When the Oregon Supreme Court recently ruled that county officials could not decide on their own to legalize same-sex marriages, Tom Potter said he was "especially saddened" for his daughter Katie, her partner Pam Moen, and their two little girls. "Now, I wonder, who will protect Katie and her family?" he asked.
It was a personal lament, putting faces and hearts to a controversial issue. But it also had very clear public and highly political overtones. Mr. Potter is the mayor of Portland, Ore., and the city's former police chief. Ms. Potter and Ms. Moen are both police officers, and they were among the nearly 3,000 gay Oregon couples whose marriages had just been declared illegal.
Six months after voters around the country overwhelmingly rejected same-sex marriage, how to officially treat such couples continues to roil the political waters.
Connecticut recently joined Vermont in legalizing "civil unions," officially recognized bonds designed to afford the same legal protections, rights, and responsibilities as marriage. Oregon soon could become the third such state, as well as joining the seven other states already prohibiting discrimination based on sexual orientation in housing, employment, public accommodation, education, and public services.
Issues involving homosexual couples are spreading across the country in other ways as well. The Catholic Action League of Massachusetts has asked the state's highest court to keep same-sex couples from marrying until voters get a chance to decide the issue. Following a 2003 ruling by the Supreme Judicial Court, about 5,000 same-sex couples have gotten married in the Bay State, some traveling from other parts of the country.
Officials in the District of Columbia have been considering whether to allow same-sex couples married in Massachusetts to file joint tax returns. Joe Shirley, the president of the Navajo Nation, just vetoed a unanimous Tribal Council action defining marriage as between a man and a woman. "We have more important issues to address," Mr. Shirley said, referring to domestic violence, sexual assault, and gangs on the Navajo Reservation.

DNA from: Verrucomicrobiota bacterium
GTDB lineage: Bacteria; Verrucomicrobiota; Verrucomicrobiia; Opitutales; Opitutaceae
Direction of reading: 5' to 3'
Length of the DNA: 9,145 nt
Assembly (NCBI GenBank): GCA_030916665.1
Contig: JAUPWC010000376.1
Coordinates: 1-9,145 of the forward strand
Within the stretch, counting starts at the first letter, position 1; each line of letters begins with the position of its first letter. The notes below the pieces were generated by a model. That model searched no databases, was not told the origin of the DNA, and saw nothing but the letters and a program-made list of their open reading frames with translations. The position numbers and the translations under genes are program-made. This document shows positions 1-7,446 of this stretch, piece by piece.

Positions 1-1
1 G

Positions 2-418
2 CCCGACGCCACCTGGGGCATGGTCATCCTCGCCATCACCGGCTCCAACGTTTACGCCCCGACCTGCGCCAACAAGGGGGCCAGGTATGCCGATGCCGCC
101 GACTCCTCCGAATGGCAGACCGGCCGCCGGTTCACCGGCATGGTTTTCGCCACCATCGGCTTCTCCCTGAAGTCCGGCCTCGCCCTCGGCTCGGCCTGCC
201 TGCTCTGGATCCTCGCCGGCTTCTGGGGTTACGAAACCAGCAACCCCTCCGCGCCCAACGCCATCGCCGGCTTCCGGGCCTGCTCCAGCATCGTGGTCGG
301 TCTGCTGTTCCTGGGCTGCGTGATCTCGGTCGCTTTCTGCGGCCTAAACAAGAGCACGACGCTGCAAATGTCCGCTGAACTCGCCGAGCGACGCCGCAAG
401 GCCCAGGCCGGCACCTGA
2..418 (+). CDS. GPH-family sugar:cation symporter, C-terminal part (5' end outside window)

Other recent moves signal a backlash or at least backpedaling on same-sex unions. In Washington State, software giant Microsoft (one of the first companies to provide domestic partner benefits, or to include sexual identity in its antidiscrimination policies) recently announced that it would take a neutral position on legislation that would outlaw discrimination based on sexual orientation. Microsoft officials denied that the company, which previously had supported the bill, was responding to pressure from conservative clergy.
In Texas, the House of Representatives recently voted to ban lesbians, gays, and bisexuals from being foster parents. The legislation also authorizes the state to investigate the sexual orientation of those already acting as foster parents. In Alabama, a lawmaker is pushing a bill that would prohibit the use of public funds for the purchase of textbooks or library materials that "recognize or promote homosexuality as an acceptable lifestyle," including same-sex parents portrayed positively. Asked what he would do with the books, Rep. Gerald Allen (R) said: "I guess we dig a big hole and dump them in and bury them."
While polls show that most Americans oppose same-sex marriage, they are increasingly likely to favor civil unions. This is especially true of younger Americans.
Still, some gay activists consider civil unions to be "separate but equal" half measures on the way to fully legalizing same-sex marriage. For this reason, conservative activists are fighting this aspect of what they call the "homosexual agenda" by focusing on civil unions as well. In eight of the 11 states in which voters last November approved state constitutional amendments banning gay marriage - a clean sweep for gay marriage opponents - the ban extended to civil unions as well as.
Publicly supporting civil unions is tricky business for elected officials at a time when the "pro-marriage" movement is gaining political strength, taking names and promising retribution to lawmakers who stray. At the same time as they approved same-sex civil unions, for example, Connecticut legislators (and the Republican governor who signed the bill) made sure the new law also defined marriage as applying only to one man and one woman.
Still, the practical benefits of marriage, or something like it, can be considerable. The American Civil Liberties Union of Oregon says that Portland police officers Katie Potter and Pam Moen, who have been together for 15 years, are denied many benefits available to their heterosexual colleagues who marry, including a $25,000 death benefit if one of them is killed in the line of duty, as well as health, education, and mortgage benefits.
Oregon's proposed measure would amend state law to create civil unions, defined as a civil contract entered into by two members of the same sex who are at least 17 years old and are not first cousins or closer kin, and who are not parties to a marriage or another civil union.
While it's mainly Democrats lining up behind the measure, some Republicans back it as well. "I'm not supporting this legislation to give special rights to gays and lesbians," says Oregon Sen. Ben Westlund (R). "I'm supporting it because gays and lesbians are human beings."